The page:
What the Real Irish Do on St. Patrick's Day

March 17, 2011 in Holidays Literary Traveler, Irish Writers, travel to Ireland

Chicago St. Patty's Day

by Katie Davis

Every March 17th, Chicagoans dump 40 pounds of vegetable dye into the Chicago River until the entire waterway glows an electric, shamrock green. New Yorkers celebrate the day with the “oldest, biggest, and best” St. Patty’s Day parade in the world, which originated in 1762. But no matter how popular the holiday has become for Irish-Americans (or those who wish they were), I always wonder: What happens on St. Patrick’s Day in Ireland?

Why, St. Patrick’s Festival in Dublin, of course!

This festival, founded by the Government of Ireland in 1995, seems to be a way for the Irish people to claim ownership of a holiday that is rightfully theirs and showcase a wide range of Irish traditions and talent. The five-day celebration, which drew crowds of 90,000 people last year, holds whimsical parades, fireworks, and other grand-scale spectacles, as well as music, dance, film, visual art, and comedy displays and performances.

Interestingly enough, this year’s St. Patrick’s Festival will focus on the rich Irish literary tradition. There will be a literary-themed scavenger hunt, in addition to readings and discussions with many of Ireland’s most talented writers, including Nobel Prize-winning poet, Seamus Heaney. As a recently designated UNESCO City of Literature, Dublin has always been home to many big name authors like James Joyce, WB Yeats, and Oscar Wilde, yet this year’s Festival Parade will gather inspiration from a contemporary short story, composed by Booker prize-winning novelist, Roddy Doyle, especially for the event.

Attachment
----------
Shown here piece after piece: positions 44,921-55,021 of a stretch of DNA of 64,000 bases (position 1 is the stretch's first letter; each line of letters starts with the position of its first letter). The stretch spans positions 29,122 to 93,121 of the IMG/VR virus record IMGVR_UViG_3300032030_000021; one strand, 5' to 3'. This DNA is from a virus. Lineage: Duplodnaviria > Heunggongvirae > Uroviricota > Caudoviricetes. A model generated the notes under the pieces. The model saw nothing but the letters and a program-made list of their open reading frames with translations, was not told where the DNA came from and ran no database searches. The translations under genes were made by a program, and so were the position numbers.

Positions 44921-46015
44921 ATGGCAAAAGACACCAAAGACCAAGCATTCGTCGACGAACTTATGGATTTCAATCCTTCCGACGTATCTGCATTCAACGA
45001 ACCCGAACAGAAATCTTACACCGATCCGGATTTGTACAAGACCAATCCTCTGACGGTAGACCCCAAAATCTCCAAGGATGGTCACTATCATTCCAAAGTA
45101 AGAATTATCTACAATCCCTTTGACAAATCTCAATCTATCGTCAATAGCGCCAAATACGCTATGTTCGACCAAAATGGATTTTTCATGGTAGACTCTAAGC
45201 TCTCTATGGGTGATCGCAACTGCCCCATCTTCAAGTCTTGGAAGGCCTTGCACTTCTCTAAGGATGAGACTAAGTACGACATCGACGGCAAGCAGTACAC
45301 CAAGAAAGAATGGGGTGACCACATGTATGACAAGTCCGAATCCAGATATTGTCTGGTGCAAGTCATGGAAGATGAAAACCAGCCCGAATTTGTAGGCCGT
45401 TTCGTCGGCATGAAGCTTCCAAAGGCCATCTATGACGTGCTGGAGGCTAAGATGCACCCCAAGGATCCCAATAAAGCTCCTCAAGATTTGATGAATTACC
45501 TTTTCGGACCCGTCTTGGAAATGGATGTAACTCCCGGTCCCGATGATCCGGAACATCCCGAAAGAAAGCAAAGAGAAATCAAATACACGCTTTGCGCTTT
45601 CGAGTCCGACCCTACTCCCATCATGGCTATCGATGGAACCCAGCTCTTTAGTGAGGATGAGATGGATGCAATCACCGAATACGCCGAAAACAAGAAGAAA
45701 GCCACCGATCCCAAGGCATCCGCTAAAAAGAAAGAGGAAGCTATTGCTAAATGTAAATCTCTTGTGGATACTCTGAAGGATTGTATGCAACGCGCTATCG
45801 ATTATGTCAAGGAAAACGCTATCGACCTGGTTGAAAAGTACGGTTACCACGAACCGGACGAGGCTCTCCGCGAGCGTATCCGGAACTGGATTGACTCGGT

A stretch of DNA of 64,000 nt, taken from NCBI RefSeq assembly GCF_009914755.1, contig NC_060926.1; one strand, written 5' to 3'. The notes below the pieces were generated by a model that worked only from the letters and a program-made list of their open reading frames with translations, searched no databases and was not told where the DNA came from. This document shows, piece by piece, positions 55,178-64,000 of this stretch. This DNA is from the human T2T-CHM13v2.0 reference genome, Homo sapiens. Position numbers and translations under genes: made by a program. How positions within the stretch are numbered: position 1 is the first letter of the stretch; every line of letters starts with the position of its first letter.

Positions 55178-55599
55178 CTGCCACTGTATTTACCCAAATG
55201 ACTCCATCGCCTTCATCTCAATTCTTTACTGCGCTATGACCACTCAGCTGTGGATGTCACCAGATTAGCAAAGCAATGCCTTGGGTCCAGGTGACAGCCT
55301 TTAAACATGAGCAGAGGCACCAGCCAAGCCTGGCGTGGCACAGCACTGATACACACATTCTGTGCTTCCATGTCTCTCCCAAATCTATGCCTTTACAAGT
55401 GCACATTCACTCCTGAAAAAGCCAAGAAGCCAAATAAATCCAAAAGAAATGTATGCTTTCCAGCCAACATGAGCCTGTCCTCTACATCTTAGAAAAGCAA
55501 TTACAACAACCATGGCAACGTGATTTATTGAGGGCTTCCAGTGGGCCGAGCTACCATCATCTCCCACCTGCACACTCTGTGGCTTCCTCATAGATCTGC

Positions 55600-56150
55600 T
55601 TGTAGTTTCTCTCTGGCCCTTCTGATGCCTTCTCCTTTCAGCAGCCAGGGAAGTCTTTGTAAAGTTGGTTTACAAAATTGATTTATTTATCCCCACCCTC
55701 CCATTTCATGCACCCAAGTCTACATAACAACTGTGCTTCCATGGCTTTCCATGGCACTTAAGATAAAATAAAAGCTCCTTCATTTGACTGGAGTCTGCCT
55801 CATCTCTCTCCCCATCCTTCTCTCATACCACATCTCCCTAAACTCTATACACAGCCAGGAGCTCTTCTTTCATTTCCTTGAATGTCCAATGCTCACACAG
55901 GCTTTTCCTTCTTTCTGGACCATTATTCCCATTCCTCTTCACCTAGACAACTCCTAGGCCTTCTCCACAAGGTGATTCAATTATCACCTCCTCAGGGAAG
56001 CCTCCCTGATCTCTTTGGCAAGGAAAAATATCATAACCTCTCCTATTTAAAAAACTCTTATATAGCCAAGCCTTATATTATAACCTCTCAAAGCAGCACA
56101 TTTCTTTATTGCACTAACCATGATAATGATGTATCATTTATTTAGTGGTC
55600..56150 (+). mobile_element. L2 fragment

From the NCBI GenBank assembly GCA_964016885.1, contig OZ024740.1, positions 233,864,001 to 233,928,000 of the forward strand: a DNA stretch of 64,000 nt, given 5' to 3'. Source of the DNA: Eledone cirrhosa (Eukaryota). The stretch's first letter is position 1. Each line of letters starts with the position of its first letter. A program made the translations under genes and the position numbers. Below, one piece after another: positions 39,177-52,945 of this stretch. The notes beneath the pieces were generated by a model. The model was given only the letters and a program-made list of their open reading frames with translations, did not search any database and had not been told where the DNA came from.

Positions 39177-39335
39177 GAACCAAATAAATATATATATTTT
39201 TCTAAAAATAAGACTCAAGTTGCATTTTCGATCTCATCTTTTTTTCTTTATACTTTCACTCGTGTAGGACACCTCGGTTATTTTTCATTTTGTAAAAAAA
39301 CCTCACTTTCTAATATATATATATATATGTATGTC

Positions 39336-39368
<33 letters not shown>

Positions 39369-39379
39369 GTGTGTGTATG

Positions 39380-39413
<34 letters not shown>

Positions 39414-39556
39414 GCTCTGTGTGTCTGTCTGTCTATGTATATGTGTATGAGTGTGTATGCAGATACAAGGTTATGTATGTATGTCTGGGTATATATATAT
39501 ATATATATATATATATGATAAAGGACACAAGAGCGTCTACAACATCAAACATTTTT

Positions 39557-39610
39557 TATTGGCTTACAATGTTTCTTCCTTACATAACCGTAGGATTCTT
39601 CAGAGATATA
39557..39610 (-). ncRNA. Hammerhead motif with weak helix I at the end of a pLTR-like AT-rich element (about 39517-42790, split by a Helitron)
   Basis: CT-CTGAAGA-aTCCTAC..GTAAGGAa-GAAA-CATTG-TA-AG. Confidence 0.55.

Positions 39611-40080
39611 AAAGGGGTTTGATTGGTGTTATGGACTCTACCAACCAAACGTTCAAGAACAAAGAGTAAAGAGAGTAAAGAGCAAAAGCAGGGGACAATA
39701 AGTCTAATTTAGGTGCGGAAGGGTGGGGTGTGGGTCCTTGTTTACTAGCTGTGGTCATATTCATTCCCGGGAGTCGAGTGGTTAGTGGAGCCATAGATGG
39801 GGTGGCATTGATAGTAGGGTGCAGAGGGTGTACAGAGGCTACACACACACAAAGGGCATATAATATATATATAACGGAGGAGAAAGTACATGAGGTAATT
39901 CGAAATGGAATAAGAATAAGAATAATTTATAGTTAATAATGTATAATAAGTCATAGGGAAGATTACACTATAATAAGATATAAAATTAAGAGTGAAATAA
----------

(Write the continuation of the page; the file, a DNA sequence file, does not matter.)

The piece, entitled “Brilliant,” is a surreal and playful tale that illustrates the quest of a group of children as they seek to rid Dublin of the “Black Dog,” who has stolen Dublin’s “funny bone” and thrust the city into a state of gloom and depression. By repeating the word “brilliant,” which Doyle describes as “the city’s favourite word,” the children destroy the Black Dog and bring positivity and light back to Dublin.

The story is very much a celebration of the city’s character as it employs many elements of the Dubliner dialect and personifies various city streets and monuments who quirkily assist the children. All in all, the story seems to truthfully reflect the happy purpose of St. Patrick’s Festival: a jubilant celebration of the talent, culture, and resilience of the Irish people that seeks to inspire and entertain the locals, as well as Irish-admirers from around the world.

Literature buffs and adventure-seekers alike should check out the St. Patrick’s Festival home page for event dates, further info, and photos.

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